MONEY & JOBS
Here are the biggest questions about the COVID-19 stimulus check and where to get answers
Who Qualifies for a Stimulus Check?
A Social Security number is required to receive a payment, reports the Wall Street Journal.
According to pages 144 and 145 of the 880-page rescue plan, nonresident aliens, those who can be claimed on someone else’s tax return as a dependent, and estates or trusts are all excluded.
In addition, an earnings threshold based on adjusted gross income will mean no checks for some Americans.
How Much Money Will I Receive?
The coronavirus relief package provides direct cash payments of up to $1,200 for most adults — or $2,400 for married couples filing jointly — plus $500 per child under 17.
To get the full amount, your adjusted gross income on your 2019 tax return (or 2018, if you haven’t already filed for 2019) must not exceed the following:
Head of Household: $112,500
Joint Return (Married Couples): $150,000
(Note: Find your adjusted gross income on line 8b of Form 1040)
If you make too much money to receive the full amount, you may still receive a smaller check. Reduced stimulus payments will go out to individuals who make up to $99,000 and married couples who make up to $198,000.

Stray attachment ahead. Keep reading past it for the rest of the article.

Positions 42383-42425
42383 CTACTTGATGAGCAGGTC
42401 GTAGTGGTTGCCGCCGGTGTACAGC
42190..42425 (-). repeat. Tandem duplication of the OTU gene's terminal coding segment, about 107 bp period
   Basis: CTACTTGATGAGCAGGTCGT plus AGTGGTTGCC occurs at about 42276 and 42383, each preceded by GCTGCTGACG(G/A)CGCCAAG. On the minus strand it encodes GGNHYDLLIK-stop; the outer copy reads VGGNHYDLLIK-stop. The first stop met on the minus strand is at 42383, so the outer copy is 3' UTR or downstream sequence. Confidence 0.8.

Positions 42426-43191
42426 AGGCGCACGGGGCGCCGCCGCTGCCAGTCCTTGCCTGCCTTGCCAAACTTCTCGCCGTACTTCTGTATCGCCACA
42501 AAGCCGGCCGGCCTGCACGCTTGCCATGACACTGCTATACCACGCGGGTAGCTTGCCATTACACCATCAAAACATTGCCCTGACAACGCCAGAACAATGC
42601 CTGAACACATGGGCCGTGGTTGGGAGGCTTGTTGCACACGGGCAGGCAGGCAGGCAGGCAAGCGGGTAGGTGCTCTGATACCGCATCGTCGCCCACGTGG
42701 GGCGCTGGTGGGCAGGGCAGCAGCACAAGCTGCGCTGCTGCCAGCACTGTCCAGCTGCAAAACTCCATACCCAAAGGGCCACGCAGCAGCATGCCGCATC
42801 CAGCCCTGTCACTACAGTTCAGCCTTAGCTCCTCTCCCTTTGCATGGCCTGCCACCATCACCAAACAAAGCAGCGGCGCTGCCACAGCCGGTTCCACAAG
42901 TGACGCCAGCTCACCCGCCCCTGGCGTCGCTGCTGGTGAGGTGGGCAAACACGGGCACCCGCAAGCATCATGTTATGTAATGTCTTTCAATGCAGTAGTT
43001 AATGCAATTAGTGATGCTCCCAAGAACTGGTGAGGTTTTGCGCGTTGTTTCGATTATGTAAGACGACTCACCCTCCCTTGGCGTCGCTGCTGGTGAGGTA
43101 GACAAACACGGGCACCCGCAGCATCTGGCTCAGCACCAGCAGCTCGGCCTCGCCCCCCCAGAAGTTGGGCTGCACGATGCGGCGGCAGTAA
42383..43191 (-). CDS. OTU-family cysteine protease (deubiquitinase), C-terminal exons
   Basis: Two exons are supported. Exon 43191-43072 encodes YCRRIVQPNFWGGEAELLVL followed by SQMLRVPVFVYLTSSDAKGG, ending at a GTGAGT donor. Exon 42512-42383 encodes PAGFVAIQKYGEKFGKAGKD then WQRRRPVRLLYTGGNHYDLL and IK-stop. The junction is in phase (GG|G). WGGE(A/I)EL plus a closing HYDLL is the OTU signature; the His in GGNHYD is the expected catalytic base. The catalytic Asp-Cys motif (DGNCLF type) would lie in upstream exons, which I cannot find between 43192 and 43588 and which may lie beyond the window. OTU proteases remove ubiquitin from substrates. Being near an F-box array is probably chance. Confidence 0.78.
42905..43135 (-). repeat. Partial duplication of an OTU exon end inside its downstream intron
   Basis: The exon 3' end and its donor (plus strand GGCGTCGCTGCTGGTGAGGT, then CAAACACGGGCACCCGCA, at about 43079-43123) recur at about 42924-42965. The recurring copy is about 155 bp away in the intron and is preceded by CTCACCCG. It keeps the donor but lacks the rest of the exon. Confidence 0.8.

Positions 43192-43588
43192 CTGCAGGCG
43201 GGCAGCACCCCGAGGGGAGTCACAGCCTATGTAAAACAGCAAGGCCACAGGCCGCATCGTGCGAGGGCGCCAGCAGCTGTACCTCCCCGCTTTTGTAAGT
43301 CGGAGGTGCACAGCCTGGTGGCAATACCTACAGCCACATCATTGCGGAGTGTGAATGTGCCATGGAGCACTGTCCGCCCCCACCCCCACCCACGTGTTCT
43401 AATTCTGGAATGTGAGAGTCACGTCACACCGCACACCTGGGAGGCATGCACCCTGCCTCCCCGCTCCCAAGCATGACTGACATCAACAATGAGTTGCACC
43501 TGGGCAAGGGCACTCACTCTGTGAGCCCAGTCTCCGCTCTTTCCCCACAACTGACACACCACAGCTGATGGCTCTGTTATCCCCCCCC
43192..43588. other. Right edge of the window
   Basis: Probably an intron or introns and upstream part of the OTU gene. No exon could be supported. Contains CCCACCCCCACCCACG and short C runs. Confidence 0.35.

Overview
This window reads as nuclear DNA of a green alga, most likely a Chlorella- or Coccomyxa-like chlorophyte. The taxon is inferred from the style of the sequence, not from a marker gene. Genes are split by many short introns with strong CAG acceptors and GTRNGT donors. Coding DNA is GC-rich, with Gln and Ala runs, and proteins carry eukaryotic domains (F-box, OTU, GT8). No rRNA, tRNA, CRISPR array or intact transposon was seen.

For those who are expecting a reduced payment, use this calculator from the Washington Post to determine what you’ll likely get.
Are Retirees and Social Security Recipients Eligible?
Most people who receive Social Security retirement and disability benefits will get a stimulus payment.
For those who haven’t filed taxes in 2019 or 2018 (many Social Security recipients don’t have to), the government will use data from the following forms to determine your amount:
Form SSA-1099, Social Security Benefit Statement
Form RRB-1099, Social Security Equivalent Benefit Statement
To be clear, if you fall into this category, you don’t have to file a federal tax return to get a check.
When Will I Receive My Stimulus Payment?
Treasury Secretary Steven Mnuchin has said that he hopes Americans will begin to receive their checks in about three weeks, but other reports indicate that it could take longer.
If you gave direct deposit information to the IRS on your 2018 or 2019 taxes, the payment will be made electronically.
For those who don’t have direct deposit set up with the IRS or have changed banks, you could be waiting longer for your payment to be issued by mail. It will be sent to the address on file with the IRS.
For non-filers, the IRS posted the following message on its website and urged immediate action:
“The IRS encourages anyone with a tax filing obligation who hasn’t filed a tax return for 2018 or a previous year to act now. Pending legislation includes certain potential credits and rebates for those who have filed a return for 2018 and/or 2019. Those without 2018 tax filings on record could potentially affect mailings of stimulus checks.”
More Big Questions:
There are some questions that can’t be answered at this time, but the IRS has set up a special website that you can check for updates. The IRS is asking people to avoid calling them about the stimulus payments.